These days, when someone tells you capitalism isn’t working, you’re probably more apt to roll your eyes than pay attention. Criticisms of the capitalist system are now deemed to be the province of stoned 2 am dormroom conversations and the agendas of uber-radical activists. But it shouldn’t be that way — there are indeed plenty of problems with capitalism, and it’s well worth taking a hard, intelligent look at some of its shortcomings. And perhaps more folks will pay attention when respected scientists and Harvard professors are telling us that it’s time to reform our current system.
Dr. Paul Epstein, a professor at Harvard, is a remarkably intelligent man — his work in revealing the true cost of coal has been seminal in fueling the push to shift away from dirty energy. I had the chance to interview him a few months back, and he spoke eloquently about the kind of society we should be aspiring to. Grist recently ran a piece by Dr. Epstein, and Science author Dan Ferber, called “We need a whole new kind of capitalism as we aim for sustainability”. Here’s the pitch:
Today we stand at the crossroads. In one direction lies business as usual, the road we’ve traveled for decades. Down that path, we’d forgo serious measures to rein in our oil consumption, we’d continue buying oil from the dwindling number of oil-rich nations to drive our SUVs a mile to the grocery store, and we’d scrape Alberta clean to find a few years of tar to put in our tanks. We’d decapitate more mountains in Appalachia to heat our homes and power our flat screen televisions, pumping out climate warming carbon with every watt.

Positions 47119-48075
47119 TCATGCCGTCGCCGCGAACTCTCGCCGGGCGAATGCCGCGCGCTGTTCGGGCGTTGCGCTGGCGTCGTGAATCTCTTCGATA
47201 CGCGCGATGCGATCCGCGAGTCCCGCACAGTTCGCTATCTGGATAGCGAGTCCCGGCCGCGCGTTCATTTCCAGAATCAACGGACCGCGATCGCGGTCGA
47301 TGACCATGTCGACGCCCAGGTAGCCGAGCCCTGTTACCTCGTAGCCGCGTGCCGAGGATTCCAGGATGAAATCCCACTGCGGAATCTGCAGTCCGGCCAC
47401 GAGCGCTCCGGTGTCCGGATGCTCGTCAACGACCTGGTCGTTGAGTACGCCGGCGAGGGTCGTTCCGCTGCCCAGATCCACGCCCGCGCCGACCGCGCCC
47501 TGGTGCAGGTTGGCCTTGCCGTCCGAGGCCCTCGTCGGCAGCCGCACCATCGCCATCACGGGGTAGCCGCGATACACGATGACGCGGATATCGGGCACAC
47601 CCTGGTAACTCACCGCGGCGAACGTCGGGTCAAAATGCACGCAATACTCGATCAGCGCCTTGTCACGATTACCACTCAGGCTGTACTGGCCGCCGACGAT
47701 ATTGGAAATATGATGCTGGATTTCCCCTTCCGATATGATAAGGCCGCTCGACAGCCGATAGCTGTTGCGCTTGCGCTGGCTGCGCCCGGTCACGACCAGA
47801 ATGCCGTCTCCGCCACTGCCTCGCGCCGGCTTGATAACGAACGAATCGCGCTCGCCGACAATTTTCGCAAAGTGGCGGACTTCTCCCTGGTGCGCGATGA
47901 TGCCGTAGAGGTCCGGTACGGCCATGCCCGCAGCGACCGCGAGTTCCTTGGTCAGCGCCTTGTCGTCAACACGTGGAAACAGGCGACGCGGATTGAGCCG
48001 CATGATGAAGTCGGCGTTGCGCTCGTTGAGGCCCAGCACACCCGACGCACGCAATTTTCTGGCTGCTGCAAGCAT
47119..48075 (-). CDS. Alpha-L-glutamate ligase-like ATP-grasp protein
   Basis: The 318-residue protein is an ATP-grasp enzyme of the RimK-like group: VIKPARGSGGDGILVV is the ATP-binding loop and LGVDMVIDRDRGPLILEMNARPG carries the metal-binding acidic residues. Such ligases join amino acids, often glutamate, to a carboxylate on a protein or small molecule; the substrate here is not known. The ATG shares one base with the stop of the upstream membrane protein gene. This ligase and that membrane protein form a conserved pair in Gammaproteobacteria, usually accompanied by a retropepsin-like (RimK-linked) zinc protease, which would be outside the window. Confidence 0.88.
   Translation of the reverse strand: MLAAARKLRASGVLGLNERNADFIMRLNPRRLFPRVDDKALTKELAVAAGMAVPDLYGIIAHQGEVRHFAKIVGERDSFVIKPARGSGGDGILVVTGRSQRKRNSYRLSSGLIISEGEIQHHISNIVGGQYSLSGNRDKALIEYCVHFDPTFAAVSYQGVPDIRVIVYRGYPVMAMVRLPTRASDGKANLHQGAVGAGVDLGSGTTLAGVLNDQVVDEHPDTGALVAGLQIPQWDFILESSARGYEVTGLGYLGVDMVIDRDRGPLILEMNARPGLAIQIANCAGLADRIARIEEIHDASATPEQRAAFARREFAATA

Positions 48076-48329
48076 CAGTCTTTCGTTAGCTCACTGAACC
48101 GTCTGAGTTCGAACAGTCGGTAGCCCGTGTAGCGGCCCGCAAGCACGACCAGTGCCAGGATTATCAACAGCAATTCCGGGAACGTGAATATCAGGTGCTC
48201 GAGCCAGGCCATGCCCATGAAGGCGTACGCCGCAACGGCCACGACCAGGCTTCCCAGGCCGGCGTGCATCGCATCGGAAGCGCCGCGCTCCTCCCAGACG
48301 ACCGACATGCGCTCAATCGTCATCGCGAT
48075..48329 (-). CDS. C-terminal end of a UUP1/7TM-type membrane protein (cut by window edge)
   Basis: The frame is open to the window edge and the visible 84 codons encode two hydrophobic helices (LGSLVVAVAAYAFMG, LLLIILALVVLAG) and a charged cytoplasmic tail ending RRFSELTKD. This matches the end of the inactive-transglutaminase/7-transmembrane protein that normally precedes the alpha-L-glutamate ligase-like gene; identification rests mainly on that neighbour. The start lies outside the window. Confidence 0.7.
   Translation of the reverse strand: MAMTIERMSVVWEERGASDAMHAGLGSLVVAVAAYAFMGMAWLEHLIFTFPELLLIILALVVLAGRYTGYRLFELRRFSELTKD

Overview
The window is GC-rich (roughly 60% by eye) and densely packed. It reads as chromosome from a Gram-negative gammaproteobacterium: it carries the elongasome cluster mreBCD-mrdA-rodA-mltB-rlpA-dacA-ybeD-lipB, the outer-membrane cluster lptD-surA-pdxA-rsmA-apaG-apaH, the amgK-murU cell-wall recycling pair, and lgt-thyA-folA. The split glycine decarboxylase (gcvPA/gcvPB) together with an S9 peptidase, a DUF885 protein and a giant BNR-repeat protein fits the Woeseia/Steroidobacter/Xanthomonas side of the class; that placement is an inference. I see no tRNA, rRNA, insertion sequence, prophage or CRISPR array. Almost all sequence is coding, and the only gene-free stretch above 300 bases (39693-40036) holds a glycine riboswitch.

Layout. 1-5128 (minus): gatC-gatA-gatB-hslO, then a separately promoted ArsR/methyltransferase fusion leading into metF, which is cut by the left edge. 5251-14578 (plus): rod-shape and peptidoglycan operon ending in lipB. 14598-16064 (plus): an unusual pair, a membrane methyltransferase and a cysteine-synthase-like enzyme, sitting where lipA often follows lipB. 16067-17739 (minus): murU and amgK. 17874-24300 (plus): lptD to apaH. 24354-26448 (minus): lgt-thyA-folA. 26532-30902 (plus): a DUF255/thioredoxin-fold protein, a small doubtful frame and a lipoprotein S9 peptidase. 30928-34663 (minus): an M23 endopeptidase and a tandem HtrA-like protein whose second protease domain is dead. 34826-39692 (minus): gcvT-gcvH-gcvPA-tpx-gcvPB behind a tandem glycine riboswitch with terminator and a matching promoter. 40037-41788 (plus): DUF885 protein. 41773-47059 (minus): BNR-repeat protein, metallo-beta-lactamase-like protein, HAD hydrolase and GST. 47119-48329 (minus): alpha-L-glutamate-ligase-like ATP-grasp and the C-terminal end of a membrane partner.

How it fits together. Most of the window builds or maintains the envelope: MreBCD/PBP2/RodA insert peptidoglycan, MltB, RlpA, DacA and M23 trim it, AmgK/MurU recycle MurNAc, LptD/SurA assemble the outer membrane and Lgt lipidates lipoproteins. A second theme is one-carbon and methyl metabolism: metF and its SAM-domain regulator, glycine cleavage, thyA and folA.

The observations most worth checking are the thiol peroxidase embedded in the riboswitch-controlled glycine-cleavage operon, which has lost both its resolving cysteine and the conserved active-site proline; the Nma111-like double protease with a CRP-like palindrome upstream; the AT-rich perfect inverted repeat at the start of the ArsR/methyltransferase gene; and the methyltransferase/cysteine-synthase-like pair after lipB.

But another path exists, and it leads to a far brighter future. We can consciously shape a new and enlightened global economic order for the 21st century, much as the world’s developed nations, guided by economist John Maynard Keynes, shaped an enlightened and prosperous global order at the Bretton Woods conference near the end of World War II.
Sounds good to me — but how do we do it? According to the authors, we would need to unfold a massive regulatory structure — one that imposed strict rules on the financial sector, shepherded funds to protect the global commons, installed a ‘Tobin tax’ that would restrict currency speculation and generate revenues for said global fund, and reduce the influence of the IMF and the World Bank. The plan also has the effect of giving any libertarian within 10 feet of it a heart attack.
This is all well and good — and it’s some fine Utopian dreaming indeed. And of course, I would support any global economic plan that sought to “shape the economy not for the profit of the few but for the benefit of all humanity, rich and poor alike.”
But if the authors want to see their plan move from Utopian dream to anywhere near execution, some sort of massive, revolution-scale action plan needs to accompany it. That being the case, my knee-jerk reaction is that if you’re going to such lengths to imagine a more perfect society, replete with gargantuan reforms that would transform entire industries, why keep capitalism in the mix at all? And what does capitalism that’s not driven by profit even look like? Perhaps that’s better explained in the book that this was excerpted from, Changing Planet, Changing Health: How the Climate Crisis Threatens Our Health and What We Can Do About It.
That said, we should parse these ideas carefully — the piece packed with good ones that we take for granted in an era dominated by corporate greed and a general acceptance of profit-driven capitalism as the status quo.
Image credit: Ian Sane via Flickr/CC BY